The effects of sertraline on blood lipids, glucose, insulin and HBA1C levels: A prospective clinical trial on depressive patients

J Res Med Sci. 2011 Dec;16(12):1525-31.


Background: In this study, we aimed to investigate the possible effects of sertraline on blood glucose and lipid levels as risk factors for cardiovascular disease in depressive patients.

Methods: Eight male and twelve female depressive patients, diagnosed according to DSM-IV criteria, were included in this study. The subjects aged 19-50 years, did not smoke, and had normal body mass index (BMI), homeostasis model assessment-estimated insulin resistance (HOMA-IR) values, blood pressure, blood glucose, insulin and lipid levels. Sertraline therapy (50 mg/day) was started. Patients with diabetes mellitus, heart disease, pregnancy, and those taking other drugs were excluded from the study. Blood glucose, insulin, high-density lipoprotein-cholesterol (HDL-C), low-density lipoprotein-cholesterol (LDL-C), and triglyceride values were measured in patients before, and at the 4(th), 8(th) and 12(th) weeks after treatment with sertraline. Moreover, HbA1C levels were measured at the beginning and at the end of the treatment (at 12(th) weeks).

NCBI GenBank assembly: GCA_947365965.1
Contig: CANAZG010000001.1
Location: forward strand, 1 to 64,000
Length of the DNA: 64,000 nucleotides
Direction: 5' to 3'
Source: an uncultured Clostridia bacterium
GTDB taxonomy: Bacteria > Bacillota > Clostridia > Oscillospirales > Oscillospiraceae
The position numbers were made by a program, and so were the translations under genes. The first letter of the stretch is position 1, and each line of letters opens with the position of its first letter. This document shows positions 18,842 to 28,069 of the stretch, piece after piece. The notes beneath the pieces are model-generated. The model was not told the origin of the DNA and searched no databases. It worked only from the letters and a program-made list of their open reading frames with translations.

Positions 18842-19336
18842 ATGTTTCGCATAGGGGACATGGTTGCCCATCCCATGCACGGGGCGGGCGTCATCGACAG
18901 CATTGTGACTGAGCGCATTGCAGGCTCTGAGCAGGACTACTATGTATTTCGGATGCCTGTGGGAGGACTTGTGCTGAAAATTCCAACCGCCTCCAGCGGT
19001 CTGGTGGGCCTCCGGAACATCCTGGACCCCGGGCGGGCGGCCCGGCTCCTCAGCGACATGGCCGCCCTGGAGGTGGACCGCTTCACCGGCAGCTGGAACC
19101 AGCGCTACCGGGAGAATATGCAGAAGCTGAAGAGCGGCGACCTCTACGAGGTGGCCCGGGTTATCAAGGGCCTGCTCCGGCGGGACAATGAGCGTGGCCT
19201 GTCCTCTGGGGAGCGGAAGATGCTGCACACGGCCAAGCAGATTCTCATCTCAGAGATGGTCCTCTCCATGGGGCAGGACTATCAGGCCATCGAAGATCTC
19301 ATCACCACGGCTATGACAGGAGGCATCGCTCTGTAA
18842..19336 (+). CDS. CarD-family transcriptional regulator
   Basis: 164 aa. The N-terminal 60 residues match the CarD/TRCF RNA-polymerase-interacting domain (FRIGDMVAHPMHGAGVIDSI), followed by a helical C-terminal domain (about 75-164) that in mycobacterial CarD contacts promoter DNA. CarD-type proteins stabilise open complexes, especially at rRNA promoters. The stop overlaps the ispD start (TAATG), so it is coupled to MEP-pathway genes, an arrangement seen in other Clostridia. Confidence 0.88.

Results: There were no significant differences in physical examination (blood pressure, BMI, body weight, height, waist circumference) and laboratory findings (glucose, HDL-C, LDL-C, HOMA-IR and HbA1C levels) at the 12(th) week after of treatment with sertraline compared to pretreatment values. However, insulin levels at the 4(th), 8(th) and 12(th) weeks significantly increased compared with pretreatment values. Likewise, triglyceride levels at the 8(th) and 12(th) weeks significantly increased compared with pretreatment values.

Conclusions: Sertraline-treated patients have to be followed up for blood insulin and triglyceride levels. In addition, their treatment plan needs to be adjusted as necessary to prevent possible metabolic changes.

Keywords: Glucose; HbA1C; Insulin; Lipid; Sertraline.